Cuneiform Translation

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Tuscoro
Posts: 1
Joined: Thu Jan 09, 2014 1:33 pm

Cuneiform Translation

Postby Tuscoro » Thu Jan 09, 2014 2:05 pm

Is there any one in this forum who is qualified/able to translate Cuneiform?

I have a controversial possible artifact and am looking for translation without the aid of the item in which it was found so as to
eliminate the possibility of influence of the image itself in order to achieve a most accurate translation.

I have a photo...

Thank you in advance.

Tuscoro

R.J. Furuli
Posts: 109
Joined: Sat Sep 28, 2013 10:51 am

Re: Cuneiform Translation

Postby R.J. Furuli » Fri Jan 10, 2014 12:48 pm

Dear Tuscoro,

I have taught Akkadian for many years and am able to translate Akkadian documents into English. That does not necessarily mean that I can get something meaningful out of your item. That depends on the length of the text—do we have a context? And it depends of how clear the signs are. To illustrate the problems: A cuneiform sign can stand for a syllable or for a word; the same sign can refer to several different syllables and words, and many different signs can refer to the same syllable or word. To give a reasonable interpretation, we need a context. The signs are written after each other on a line, and it is not always easy to know where one word starts and ends. Moreover, the same cuneiform signs had different numbers of wedges and could have different forms in Assyria and Babylonia in different centuries. The genre of the text may also have a bearing on the interpretation. For example, astronomical texts can be compared to modern shorthand; in a great number of instances each sign stands for one object, one word, or one position etc—the number 20 (two angular wedges) refers to the sun and 30 (three angular wedges) refers to the moon. Names can be written in different ways. One way to write Nebuchadnezzar is first to write one vertical wedge serving as determinative for a proper name, then the sign dingir, the determinative for god. After these signs follows AG (the god Nabu), NIG2-DU (kudurru-eldest son), and SHESH (natsaru—guard, save; the sign is understood to refer to utsur, the participle of natsaru). Each of these signs can stand for several other syllables and words than those making up the name Nabu-kudurru-utsur. You can send a picture of your text to me, and I will see what I can do.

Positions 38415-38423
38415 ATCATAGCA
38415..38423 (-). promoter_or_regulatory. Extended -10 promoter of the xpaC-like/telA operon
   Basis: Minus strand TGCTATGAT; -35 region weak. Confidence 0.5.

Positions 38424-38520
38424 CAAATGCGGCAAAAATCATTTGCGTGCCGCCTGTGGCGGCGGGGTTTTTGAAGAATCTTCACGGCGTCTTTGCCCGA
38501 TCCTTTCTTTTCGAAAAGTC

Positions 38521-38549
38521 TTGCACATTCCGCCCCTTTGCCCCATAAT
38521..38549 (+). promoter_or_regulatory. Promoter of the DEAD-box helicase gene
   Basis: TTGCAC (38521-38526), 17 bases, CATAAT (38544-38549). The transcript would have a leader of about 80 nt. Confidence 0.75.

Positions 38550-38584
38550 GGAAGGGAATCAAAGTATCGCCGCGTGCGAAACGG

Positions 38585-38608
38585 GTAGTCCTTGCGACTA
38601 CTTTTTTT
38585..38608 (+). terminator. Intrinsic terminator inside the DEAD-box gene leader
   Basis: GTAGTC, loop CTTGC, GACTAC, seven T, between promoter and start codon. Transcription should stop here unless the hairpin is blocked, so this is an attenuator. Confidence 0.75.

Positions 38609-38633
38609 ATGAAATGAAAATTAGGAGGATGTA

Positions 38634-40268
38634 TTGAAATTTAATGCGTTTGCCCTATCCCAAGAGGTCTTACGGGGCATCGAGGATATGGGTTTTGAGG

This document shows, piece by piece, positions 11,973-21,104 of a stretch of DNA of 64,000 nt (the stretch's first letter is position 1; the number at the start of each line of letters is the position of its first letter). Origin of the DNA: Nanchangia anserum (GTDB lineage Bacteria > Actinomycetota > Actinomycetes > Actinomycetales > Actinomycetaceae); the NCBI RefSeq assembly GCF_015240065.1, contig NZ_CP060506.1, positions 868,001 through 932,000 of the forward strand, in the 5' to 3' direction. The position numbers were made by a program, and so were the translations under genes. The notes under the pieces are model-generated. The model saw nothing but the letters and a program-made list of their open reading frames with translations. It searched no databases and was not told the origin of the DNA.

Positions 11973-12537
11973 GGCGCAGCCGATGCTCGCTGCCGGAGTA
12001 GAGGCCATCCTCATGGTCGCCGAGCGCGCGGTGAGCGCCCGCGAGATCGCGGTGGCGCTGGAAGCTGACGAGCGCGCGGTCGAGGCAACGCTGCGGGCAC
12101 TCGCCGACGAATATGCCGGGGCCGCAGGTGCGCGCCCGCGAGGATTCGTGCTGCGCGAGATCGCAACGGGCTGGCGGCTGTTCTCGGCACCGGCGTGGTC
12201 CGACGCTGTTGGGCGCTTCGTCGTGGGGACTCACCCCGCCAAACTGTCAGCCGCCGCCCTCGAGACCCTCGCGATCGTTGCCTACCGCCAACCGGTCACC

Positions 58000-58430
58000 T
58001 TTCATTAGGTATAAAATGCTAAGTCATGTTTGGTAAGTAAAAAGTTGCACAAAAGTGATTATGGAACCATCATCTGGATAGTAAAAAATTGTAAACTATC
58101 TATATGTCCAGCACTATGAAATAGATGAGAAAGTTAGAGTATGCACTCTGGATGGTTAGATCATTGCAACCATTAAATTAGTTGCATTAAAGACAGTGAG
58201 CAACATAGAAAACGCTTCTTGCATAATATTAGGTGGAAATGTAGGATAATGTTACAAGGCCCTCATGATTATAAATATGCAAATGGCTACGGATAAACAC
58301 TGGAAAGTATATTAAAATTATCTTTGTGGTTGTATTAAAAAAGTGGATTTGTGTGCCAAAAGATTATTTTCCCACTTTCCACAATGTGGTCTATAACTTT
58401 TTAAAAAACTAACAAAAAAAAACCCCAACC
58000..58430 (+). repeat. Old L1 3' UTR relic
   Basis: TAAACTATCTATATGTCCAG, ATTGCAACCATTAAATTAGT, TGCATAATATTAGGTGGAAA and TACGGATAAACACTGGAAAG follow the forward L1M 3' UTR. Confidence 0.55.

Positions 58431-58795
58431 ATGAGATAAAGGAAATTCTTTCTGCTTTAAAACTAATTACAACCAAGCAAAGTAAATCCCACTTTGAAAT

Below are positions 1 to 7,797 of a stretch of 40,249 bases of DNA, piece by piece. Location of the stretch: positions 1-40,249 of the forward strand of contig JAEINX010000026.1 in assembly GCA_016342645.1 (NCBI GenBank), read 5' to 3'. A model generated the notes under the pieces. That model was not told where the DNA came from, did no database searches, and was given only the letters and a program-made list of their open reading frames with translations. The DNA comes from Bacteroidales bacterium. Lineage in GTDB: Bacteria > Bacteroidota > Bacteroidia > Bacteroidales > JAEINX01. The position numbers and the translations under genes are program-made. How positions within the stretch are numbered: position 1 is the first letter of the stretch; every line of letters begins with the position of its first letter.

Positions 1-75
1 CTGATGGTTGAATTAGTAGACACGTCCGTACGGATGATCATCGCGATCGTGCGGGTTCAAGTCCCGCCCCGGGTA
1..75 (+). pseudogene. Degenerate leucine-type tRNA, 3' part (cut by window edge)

Best regards,


Rolf

Ray Harder
Posts: 25
Joined: Thu Jan 23, 2014 12:59 am

Re: Cuneiform Translation

Postby Ray Harder » Fri Jan 24, 2014 2:39 am

I have met hundreds of Assyriologists over the years but have only met a couple who could read Akkadian from a tablet. Even most Akkadian teachers to not have this skill. This is a rare and difficult to acquire skill. (Actually a set of skills.) First, one has to learn Akkadian. It generally takes about a 6 months to a year of full-time study to learn the basic grammar and morphology of a language. It can take several years of practice to be able to read an unknown text -even with the help of a grammar and lexicon and then only with texts that have been transliterated and transcribed.

If one finds a Greek papyrus, he may not be able to read it because even though he or she knows Greek, he may not be able to read the scribe’s handwriting. Most scholars of Greek leave the transcription of texts to specialist called epigraphers. When a manuscript or papyrus is published, it is rendered into printed Greek characters. Most Greek scholars have learned to read printed Greek texts and may not be able to read the same text directly from a manuscript, inscription or papyrus. This process is much more complicated in non-alphabetic texts such as those in cuneiform. When a cuneiform tablet is discovered, it is an extremely complicated series of steps to publish it. (Unless it is published as a photo.) Generally standard practice in Assyriology (the study of cuneiform using languages like Akkadian and Sumerian) is to publish a photo, and then It is customary for scholars to publish a cunieform tablet in the following manner:

Step 1. Make or obtain an "autograph." This is a handmade drawing of the signs by a professional assyriologist.